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GOTLIEB v. TACO BELL CORP.

December 13, 1994

DAVID GOTLIEB and ENID BLAYMORE, Plaintiffs, against TACO BELL CORPORATION, Defendant.


The opinion of the court was delivered by: MICHAEL L. ORENSTEIN

 ORENSTEIN, United States Magistrate Judge:

 This action involves a dispute arising from an alleged breach of a commercial ground lease, dated August 15, 1991, between the landlord plaintiffs Gotlieb and Blaymore, and tenant defendant Taco Bell Corporation ("Taco Bell").

 District Judge Arthur D. Spatt granted summary judgment in favor of the plaintiffs and referred this matter to the undersigned for a trial on damages. Order, dated January 15, 1994. Thereafter the parties consented to proceed before a Magistrate Judge for all purposes. Order, November 7, 1994; 28 U.S.C. § 636 (c)(1).

 Plaintiffs seek damages for: 1) rent, accrued and future; 2) the value of a building that was to have been built on the premises; and 3) attorney's fees and costs. Testimony and evidence on these issues was heard at trial before the undersigned on February 14-17, 1994. The following constitutes the Court's findings of fact and conclusions of law pursuant to Fed. R. Civ. P. 52(a).

 INTRODUCTION

 The parties entered into a twenty year lease, effective August 15, 1991, for the purpose of establishing a Taco Bell restaurant at 1532-54 86th Street, Brooklyn, New York. (Lease dated August 15, 1991, attached as exhibit A to complaint, hereinafter "Lease.") The lease provided that the defendant was required to exercise diligence to obtain the necessary permits and administrative approvals to construct and operate the Taco Bell restaurant on the premises. (Lease at PP 6, 69.) The defendant was entitled to cancel the lease if they were unable to obtain such permits and administrative approval within a six month "permitting period," ending on February 15, 1992. (Lease, at PP 6.)

 Sometime in September, 1991, local community and religious groups began an organized effort to oppose the construction and operation of the Taco Bell restaurant at the subject location, and against fast-food establishments in the community generally. (Affidavits of James A. Chronley, Christopher B. DeBolt and Mark W. Schaefer in opposition to Plaintiff's Motion for Summary Judgment.)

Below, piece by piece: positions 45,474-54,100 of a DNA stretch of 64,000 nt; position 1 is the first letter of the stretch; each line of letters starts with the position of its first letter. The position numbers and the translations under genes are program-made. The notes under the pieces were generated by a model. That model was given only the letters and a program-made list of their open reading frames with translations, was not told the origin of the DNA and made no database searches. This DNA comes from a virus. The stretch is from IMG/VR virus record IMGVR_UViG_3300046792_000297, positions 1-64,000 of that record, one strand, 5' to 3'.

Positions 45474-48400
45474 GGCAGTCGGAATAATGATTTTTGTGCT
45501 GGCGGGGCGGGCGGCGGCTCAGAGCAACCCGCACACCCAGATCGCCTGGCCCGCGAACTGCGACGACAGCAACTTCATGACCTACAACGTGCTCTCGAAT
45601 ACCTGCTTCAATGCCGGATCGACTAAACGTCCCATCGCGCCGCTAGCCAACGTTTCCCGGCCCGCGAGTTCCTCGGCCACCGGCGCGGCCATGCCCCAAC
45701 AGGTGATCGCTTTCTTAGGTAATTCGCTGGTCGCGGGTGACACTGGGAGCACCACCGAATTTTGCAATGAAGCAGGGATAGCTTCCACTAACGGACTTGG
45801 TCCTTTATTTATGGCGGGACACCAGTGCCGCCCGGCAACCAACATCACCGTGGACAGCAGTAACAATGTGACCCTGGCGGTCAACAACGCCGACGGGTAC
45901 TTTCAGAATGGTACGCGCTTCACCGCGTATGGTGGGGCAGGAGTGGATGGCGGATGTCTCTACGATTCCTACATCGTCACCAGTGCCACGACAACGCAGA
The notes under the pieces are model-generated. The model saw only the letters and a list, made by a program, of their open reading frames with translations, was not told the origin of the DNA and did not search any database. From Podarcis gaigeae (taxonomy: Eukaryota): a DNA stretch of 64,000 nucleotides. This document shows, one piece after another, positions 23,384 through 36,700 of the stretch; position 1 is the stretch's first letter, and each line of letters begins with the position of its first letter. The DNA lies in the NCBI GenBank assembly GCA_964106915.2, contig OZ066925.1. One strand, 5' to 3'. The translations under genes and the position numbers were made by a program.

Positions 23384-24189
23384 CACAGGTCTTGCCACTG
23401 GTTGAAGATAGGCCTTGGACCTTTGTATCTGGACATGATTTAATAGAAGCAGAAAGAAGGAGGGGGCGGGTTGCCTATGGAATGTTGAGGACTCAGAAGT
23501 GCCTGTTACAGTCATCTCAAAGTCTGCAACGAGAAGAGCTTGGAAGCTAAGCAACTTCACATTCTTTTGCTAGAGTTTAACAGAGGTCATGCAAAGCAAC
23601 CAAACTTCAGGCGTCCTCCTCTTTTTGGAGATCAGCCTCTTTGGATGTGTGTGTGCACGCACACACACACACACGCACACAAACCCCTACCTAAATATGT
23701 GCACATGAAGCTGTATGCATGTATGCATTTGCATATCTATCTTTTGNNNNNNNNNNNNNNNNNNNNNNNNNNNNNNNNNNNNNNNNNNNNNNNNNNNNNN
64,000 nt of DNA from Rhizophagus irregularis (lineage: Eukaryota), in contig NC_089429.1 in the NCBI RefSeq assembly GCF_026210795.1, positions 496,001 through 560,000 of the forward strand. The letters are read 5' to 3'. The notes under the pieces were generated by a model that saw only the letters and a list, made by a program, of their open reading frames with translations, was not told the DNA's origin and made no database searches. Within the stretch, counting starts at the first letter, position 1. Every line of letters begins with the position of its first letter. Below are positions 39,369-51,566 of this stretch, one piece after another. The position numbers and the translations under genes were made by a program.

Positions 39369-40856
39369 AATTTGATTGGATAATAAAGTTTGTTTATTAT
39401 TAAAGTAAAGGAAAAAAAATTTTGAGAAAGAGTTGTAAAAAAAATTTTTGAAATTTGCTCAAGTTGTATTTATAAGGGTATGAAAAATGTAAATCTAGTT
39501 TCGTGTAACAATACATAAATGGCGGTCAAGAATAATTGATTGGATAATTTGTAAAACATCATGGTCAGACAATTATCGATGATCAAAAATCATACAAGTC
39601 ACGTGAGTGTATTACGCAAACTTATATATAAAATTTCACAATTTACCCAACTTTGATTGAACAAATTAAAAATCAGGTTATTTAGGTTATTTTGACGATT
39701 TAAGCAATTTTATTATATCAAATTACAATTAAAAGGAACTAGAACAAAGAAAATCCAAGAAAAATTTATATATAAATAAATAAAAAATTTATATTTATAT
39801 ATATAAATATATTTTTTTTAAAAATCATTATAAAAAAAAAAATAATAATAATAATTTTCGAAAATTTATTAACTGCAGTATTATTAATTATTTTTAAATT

This organized opposition included public demonstrations of protest with placards, handbiliing, and letter writing, telephone campaigns, and community meetings with local politicians. (Id.) Taco Bell attempted to assuage this community opposition by attending these meetings, proposing amendments to the design plans and suggesting alternative measures to address the community group's safety and environmental concerns. (Id.)

 During the intervening six month period, the Defendant engaged the services of local attorneys and engineers in an effort to develop plans and a permit application. Nevertheless, defendant did not file its permit application with the appropriate governmental entities until February 14, 1992, one day prior to the expiration of the contractual "permitting period" referred to in paragraph 6 of the lease.

 DISCUSSION

 A lessor has numerous options when a lessee attempts to repudiate a lease prior to the expiration of its term. See Centurian Development Ltd. v. Kenford Co., Inc., 60 A.D.2d 96, 400 N.Y.S.2d 263, 264 (App. Div. 1977); 74 N.Y. Jur.2d Landlord and Tenant § 108. The landlord may reject the repudiation and do nothing, in which case the tenant continues to remain liable under the terms of the lease, as there is no obligation for a commercial lessor to mitigate damages. See Sage Realty Corp. v. Kenbee Management-New York, Inc., 182 A.D.2d 480, 582 N.Y.S.2d 182 (App. Div. 1992); Mitchell Titus Assocs., Inc. v. Mesh Realty Corp., 160 A.D.2d 465, 554 N.Y.S.2d 136 (App. Div. 1990); Syndicate Bldg. Corp. v. Lorber, 128 A.D.2d 381, 512 N.Y.S.2d 674, 675 (App. Div. 1987) (this duty recently imposed on residential landlords, however the contrary is true in the context of commercial leases). The lessor could also elect to notify the tenant that it was entering the premises and re-letting for the tenant's benefit, in which case the tenant remains liable for any rent deficiency. Underhill v. Collins, 132 N.Y. 269, 30 N.E. 576 (N.Y. 1892). The lessor also has the option to accept the repudiation, re-enter the premises and re-let for its own benefit. In that event the lessee is generally relieved from any further liability under the lease. See Herter v. Mullen, 159 N.Y. 28, 53 N.E. 700, 701 (N.Y. 1899); Centurion Development, 400 N.Y.S.2d at 264; 59th & Park Assoc. v. Inselbuch, 68 A.D.2d 838, 414 N.Y.S.2d 537, 540 (App. Div. 1979) (Lupiano, J. concurring); see also 74 N.Y. Jur.2d Landlord & Tenant § 108. No further rent accrues because the landlord-tenant relationship no longer exists. See Hermitage Co. v. Levine, 248 N.Y. 333, 162 N.E. 97, 98 (N.Y. 1928).

 The defendant herein repudiated the lease by letter dated February 14, 1992, (Exhibit D to Complaint), sent in response to plaintiff's letter dated February 14, 1994 (Exhibit C to Complaint). Plaintiff's letter rejected defendant's February 10, 1992 request to alter the terms of the lease (Exhibit B to Complaint). The plaintiffs' February 14, 1992 letter explicitly stated that they would reject any attempt by the defendant to repudiate the lease ...


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